Solar array at high school: A hideous obstruction
What were they thinking when they blocked the view of Hammonton High School with a huge solar array on the front lawn of the school, a hideously ugly obstruction we will have to endure for decades to come?
Here’s what the board members said during their regular meeting of October 14 about the project—a project that impacts the public. Did many members of the public participate in deciding where the solar array was placed?
Wait until you read these comments from the board, starting with John Lyons.
“Work continues. They’ll be doing some work across The Road to Excellence to connect the solar arrays to each other; that work will not disrupt homecoming or any of the other events we have planned. We’re really getting to the end here; we’re in the fourth quarter, so I’m hoping we’ll have everything wrapped up in the next couple of months,” Lyons said.
Lyons quickly followed up with this statement about the solar array during the meeting.
“There’s been a lot of comments in the community in a lot of different forums; people have a lot of things to say. I would just say that solar panels … don’t look good anywhere. But I think as a board of education, we have to set an example and do the right thing. Two, the money that we save on electric costs will go toward funding almost a full staff member, so I’m happy to do that,” Lyons said.
These comments were followed by Hammonton Board of Education President Sam Mento III, who said the project was “only half-complete.”
“I think the people will be pleasantly surprised upon completion how it does look. We have nice plans for very high-quality fencing, and shrubbery and landscaping to offset the look of the panels,” Mento said.
Let me address each of these comments, starting with the board president, since he is the leader of the board of education.
If you have to say publicly that you need to “offset the look” of the panels, that’s a pretty stinging indictment of how bad they look. Thank you for admitting it. A fair warning: the school district’s record on keeping shrubbery alive, particularly new shrubbery, is not good. Thirdly, shrubbery and fencing sounds like great hiding places for people who would like to hide, just a thought. Lastly, how high are you making the fencing along the Old Forks Road side of the solar array?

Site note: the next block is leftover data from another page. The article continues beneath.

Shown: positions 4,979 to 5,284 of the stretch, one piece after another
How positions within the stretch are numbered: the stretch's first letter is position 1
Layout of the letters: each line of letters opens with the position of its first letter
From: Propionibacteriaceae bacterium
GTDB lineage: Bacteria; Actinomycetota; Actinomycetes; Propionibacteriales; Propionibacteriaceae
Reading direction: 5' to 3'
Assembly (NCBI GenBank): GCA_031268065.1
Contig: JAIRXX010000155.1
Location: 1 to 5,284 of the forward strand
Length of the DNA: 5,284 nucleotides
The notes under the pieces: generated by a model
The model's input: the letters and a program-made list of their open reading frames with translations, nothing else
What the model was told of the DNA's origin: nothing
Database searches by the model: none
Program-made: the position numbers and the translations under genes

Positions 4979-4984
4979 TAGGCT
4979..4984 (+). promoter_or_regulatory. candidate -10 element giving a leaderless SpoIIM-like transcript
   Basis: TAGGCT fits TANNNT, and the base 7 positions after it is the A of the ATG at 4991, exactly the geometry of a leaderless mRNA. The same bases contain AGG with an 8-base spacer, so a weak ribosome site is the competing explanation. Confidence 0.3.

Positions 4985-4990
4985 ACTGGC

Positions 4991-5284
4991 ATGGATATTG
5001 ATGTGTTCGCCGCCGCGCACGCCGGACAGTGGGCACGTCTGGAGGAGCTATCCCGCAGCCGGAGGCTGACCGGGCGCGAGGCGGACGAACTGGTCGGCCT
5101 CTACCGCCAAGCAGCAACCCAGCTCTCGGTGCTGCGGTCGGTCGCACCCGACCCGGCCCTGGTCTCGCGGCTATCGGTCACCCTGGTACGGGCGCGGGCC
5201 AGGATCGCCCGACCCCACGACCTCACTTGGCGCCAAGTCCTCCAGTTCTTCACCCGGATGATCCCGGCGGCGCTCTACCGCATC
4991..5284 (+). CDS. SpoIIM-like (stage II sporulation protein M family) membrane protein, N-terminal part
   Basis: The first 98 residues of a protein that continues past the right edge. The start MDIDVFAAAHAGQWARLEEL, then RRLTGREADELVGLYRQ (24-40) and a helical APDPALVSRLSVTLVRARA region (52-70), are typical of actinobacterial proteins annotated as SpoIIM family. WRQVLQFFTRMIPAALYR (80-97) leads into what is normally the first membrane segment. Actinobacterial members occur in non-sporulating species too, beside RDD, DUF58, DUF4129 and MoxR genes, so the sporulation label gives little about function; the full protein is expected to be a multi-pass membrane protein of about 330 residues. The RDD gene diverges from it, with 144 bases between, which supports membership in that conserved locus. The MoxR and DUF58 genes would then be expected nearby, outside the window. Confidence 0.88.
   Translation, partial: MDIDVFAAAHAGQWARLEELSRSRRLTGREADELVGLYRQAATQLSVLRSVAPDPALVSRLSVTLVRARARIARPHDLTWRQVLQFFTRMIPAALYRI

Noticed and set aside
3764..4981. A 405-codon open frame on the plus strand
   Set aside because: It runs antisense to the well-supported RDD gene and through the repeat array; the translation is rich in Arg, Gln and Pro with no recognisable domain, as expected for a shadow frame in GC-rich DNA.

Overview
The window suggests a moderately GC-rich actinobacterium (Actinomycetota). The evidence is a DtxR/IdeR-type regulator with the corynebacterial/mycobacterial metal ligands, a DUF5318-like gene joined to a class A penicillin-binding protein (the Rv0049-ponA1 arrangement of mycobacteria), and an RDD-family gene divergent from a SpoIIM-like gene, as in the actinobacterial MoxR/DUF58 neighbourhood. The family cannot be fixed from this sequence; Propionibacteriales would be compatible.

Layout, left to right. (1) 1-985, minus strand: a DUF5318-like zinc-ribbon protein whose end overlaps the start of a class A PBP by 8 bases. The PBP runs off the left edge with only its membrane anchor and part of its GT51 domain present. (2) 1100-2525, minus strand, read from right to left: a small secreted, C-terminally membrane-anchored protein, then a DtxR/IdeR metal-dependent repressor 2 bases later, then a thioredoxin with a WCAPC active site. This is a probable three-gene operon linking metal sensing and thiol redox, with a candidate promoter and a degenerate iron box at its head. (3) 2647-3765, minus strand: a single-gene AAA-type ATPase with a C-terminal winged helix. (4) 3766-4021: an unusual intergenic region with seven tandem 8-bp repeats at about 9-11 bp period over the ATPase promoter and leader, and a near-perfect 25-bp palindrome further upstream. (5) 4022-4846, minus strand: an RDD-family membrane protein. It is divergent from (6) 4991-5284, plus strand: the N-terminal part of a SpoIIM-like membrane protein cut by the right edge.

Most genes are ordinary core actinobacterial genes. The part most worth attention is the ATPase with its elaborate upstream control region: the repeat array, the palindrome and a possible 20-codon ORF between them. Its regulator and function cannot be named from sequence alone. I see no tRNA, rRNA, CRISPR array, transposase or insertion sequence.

Let me make a suggestion: Make the Old Forks Road side of the fencing, say, 35 feet high and instead of shrubbery, put a large photo image of the front of Hammonton High School on it. If people drive by fast enough, they may not even realize the difference.
As for being pleasantly surprised by the look of the project upon completion, I doubt it.
As for Lyons, here’s a response: I will be looking forward to comparing any other upcoming solar array projects done by the municipal and school governments and the amount of money they bring in, as well as where they are placed in the town, to the abomination that has defiled the front lawn of Hammonton High School for the coming decades. I have a feeling that comparison should be an interesting one.
Look, Hammonton High School was never a beautiful building, but what it had going for it was a beautifully contoured landscaped property that flowed down toward the building, unspoiled. It’s safe to say the front lawn is spoiled now, in my opinion—and in the opinion of many other taxpaying residents.
Sometimes ugly is just ugly, particularly when it is created by shortsighted decision-making under the guise of being “green.” We’re working on how this contract was put together and who was involved on both sides of it.
It is important to be environmentally-friendly, but there are ways to do it in a manner that is aesthetically pleasing. Are we going to suddenly allow all the homeowners to place these arrays on front lawns throughout town?
Or is there just a double standard for publicly-owned property?
Gabe Donio is the publisher of The Hammonton Gazette.